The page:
A big deal is being made about NFL players taking a knee during the national anthem in protest of racial injustice (like the fact that a black guy is more than twice as likely to be shot by a cop than by anyone else in our society).
I think you all know where I stand on this, and I've spoken extensively about it on Twitter. What I am going to address here is the issue of patriotism - specifically the expected public displays of patriotism in our culture. Read on if you dare.
Continue reading "On the subject of Patriotism"
…and that's not a joke, it's how your design meetings should be starting.
A few days ago on Twitter someone asked a seemingly innocent question: "I'm writing a post on the failure of Stored Procedures as a platform. What, in your view, were the reasons they didn't work out?"
A lot of reasons were given: "They're hard to test" (They're not - your unit tests should be testing your database.), "They're not in git" (They should be - If they arent your revision control process is fucked because your database isn't controlled), "They're fundamentally unreadable and require exponentially more tacit knowledge aka are awful for new devs to understand" (They're not "fundamentally" anything, and if they're documented well any competent developer should be able to understand them), "They encourage silos where DBAs say no." (This is a people problem: Your process doesn't facilitate understanding between your DBAs and the rest of your team).
Continue reading "A developer, a sysadmin, and a DBA walk into a conference room…"
Some folks even came up with what I would argue are good reasons, like "Badly written stored procedures don't scale well" (which is true: If your stored procedures involve lots of processing overhead the DB server becomes a processing bottleneck, which is a Bad Thing), and "It's an additional moving part in the system" (generally something to avoid, unless that moving part is the simplest solution to a problem).
I was all set to have a friendly difference of opinion on this issue until I saw this blog post, which starts out great and quickly goes off the rails into the weeds and starts eating slugs with the DevOps "we don't need no stinkin' sysadmin/DBA" children.
So now you get a rant about why you still need a Developer, a Sysadmin, and a DBA.
Back in April some jackass promised that there would be a follow-up post about migrating bsd-box.net to use the LetsEncrypt CA.
Oh right, that was me.
As usual life interfered, but here's the followup: The bsd-box.net server has been replaced with a shiny new machine, LetsEncrypt is still my CA of choice for this system, and a bunch of other things have changed. More below the jump.
Continue reading "A new server, and a few more words about LetsEncrypt."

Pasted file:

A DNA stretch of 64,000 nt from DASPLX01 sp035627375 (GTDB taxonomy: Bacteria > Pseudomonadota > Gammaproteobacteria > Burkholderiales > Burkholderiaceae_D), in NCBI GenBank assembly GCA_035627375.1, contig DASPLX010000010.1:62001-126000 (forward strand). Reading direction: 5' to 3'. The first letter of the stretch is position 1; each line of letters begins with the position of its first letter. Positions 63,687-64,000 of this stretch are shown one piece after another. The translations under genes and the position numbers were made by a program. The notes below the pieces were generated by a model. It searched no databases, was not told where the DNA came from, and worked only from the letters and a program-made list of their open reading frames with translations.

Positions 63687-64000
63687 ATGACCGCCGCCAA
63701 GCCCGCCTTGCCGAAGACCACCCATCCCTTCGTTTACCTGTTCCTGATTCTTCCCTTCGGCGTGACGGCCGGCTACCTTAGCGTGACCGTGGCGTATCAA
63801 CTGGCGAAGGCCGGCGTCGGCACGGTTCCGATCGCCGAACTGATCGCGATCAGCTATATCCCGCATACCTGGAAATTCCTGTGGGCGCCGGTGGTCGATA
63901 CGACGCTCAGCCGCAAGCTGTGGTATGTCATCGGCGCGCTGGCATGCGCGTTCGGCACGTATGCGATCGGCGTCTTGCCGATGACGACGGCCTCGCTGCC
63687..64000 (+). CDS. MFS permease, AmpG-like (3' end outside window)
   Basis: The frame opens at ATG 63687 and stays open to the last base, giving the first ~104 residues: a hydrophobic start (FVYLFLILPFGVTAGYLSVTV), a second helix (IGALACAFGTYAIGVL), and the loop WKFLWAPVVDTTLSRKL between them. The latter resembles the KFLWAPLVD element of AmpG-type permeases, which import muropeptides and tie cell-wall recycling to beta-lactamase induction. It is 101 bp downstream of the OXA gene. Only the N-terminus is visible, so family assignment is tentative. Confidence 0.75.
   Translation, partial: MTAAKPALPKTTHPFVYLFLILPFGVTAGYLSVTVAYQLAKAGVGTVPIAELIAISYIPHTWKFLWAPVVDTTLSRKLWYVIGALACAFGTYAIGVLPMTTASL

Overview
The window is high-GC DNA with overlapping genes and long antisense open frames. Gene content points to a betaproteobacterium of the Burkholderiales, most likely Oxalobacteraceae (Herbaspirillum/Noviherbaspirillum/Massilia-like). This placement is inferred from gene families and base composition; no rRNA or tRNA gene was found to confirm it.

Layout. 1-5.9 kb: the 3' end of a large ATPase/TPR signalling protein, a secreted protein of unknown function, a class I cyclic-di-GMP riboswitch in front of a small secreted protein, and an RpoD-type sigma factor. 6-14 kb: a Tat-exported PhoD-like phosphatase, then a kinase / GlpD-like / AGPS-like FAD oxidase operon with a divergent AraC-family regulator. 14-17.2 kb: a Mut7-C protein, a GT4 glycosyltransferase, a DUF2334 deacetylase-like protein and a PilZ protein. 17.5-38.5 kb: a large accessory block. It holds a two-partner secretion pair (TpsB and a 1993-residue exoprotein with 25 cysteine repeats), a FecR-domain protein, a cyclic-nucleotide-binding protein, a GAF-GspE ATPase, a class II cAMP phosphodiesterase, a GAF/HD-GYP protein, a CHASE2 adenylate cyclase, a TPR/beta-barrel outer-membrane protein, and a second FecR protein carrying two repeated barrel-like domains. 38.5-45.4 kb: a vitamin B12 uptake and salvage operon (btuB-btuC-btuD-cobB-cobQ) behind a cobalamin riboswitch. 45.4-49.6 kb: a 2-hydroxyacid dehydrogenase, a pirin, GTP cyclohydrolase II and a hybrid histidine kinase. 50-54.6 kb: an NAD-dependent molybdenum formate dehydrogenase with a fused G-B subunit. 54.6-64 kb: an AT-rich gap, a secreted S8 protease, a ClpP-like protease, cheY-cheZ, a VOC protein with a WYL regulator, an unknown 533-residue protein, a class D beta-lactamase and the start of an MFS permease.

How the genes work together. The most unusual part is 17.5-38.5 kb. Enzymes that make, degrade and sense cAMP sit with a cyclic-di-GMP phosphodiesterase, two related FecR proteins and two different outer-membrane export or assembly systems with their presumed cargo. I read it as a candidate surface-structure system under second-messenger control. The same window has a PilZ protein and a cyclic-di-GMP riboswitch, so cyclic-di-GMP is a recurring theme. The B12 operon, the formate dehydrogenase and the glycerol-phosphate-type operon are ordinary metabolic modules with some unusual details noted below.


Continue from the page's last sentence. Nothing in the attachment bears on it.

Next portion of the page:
Most if not all readers of my blog are probably aware of the Lets Encrypt project, which officially exited Beta this month.
For those of you not familiar with it, the basic premise is "It's the goddamn 21st century, and there is no reason every website shouldn't be available over HTTPS. We're giving away certificates for free, and giving you an automated tool to acquire and renew them. You have no more excuses!"
Most of you also know I was originally quite skeptical of this project: I'm not a huge fan of trusting third-party programs with my cryptography, and I like to ensure that I'm maintaining control of the impotant bits (like private keys) at all times. The final implementation however appears to be well-designed and reasonably secure, enough so that I have used it for this year's certificate renewal on bsd-box.net.
Continue reading "A few words about Lets Encrypt"
What follows is a brief description of the Lets Encrypt process on FreeBSD: Its successes, its failures, and some thiings I may be submitting patches for in the near future.
Tom Limoncelli (yes, that Tom) recently wrote a blog post that came to my attention by way of Twitter in which he lamented his bank's scheduled downtime and the implications of routine "weekend work" in terms of an organization's respect for the time and work-life balance of its sysadmin staff.
This was posted the "Rants" section of his blog and is obvisouly ment to be taken as slightly tongue-in-cheek alongside the idea that every sysadmin in geekdom's creation would really rather be watching the Star Wars movie, but it's broadly representative of an attitude I've seen emerging more and more in our profession: That sysadmin work should be viewed as a 9-to-5 gig. I in turn ranted a little bit about that on Twitter, but I think it merits following up with a longer form discussion, so let's have a blog post before the end of the year!
Continue reading "The Problem of the 9-to-5 Sysadmin"